Wednesday, August 15, 2007

Fatigue cripples US army in Iraq

A marine asleep at his base in Falluja, Iraq. Photograph: Nicolas Asfouri/AFP/Getty images

Exhaustion and combat stress are besieging US troops in Iraq as they battle with a new type of warfare. Some even rely on Red Bull to get through the day. As desertions and absences increase, the military is struggling to cope with the crisis

Peter Beaumont in Baghdad
Sunday August 12, 2007
The Observer

Where once the war in Iraq was defined in conversations with these men by untenable ideas - bringing democracy or defeating al-Qaeda - these days the war in Iraq is defined by different ways of expressing the idea of being weary. It is a theme that is endlessly reiterated as you travel around Iraq. "The army is worn out. We are just keeping people in theatre who are exhausted," says a soldier working for the US army public affairs office who is supposed to be telling me how well things have been going since the "surge" in Baghdad began.

They are not supposed to talk like this. We are driving and another of the public affairs team adds bitterly: "We should just be allowed to tell the media what is happening here. Let them know that people are worn out. So that their families know back home. But it's like we've become no more than numbers now.

The first soldier starts in again. "My husband was injured here. He hit an improvised explosive device. He already had a spinal injury. The blast shook out the plates. He's home now and has serious issues adapting. But I'm not allowed to go back home to see him. If I wanted to see him I'd have to take leave time (two weeks). And the army counts it."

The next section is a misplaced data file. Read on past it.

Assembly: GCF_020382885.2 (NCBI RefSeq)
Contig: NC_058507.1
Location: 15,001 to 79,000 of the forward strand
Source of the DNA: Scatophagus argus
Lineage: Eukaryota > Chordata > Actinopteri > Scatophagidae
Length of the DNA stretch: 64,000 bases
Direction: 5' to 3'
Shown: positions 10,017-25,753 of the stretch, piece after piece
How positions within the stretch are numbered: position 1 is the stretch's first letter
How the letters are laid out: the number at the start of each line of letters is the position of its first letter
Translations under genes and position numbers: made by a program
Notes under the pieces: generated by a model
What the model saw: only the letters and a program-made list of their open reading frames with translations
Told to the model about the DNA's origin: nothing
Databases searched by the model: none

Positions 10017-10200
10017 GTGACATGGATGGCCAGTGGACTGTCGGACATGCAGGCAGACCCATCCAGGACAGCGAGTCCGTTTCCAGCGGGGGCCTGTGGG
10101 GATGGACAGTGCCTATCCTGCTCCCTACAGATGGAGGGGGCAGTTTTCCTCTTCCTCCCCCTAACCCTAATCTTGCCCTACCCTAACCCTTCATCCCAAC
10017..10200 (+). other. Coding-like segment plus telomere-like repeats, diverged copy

A week later, in the northern city of Mosul, an officer talks privately. "We're plodding through this," he says after another patrol and another ambush in the city centre. "I don't know how much more plodding we've got left in us."

Photo from
When the soldiers talk like this there is resignation. There is a corrosive anger, too, that bubbles out, like the words pouring unbidden from a chaplain's assistant who has come to bless a patrol. "Why don't you tell the truth? Why don't you journalists write that this army is exhausted?"

[Read the whole tiresome report here.]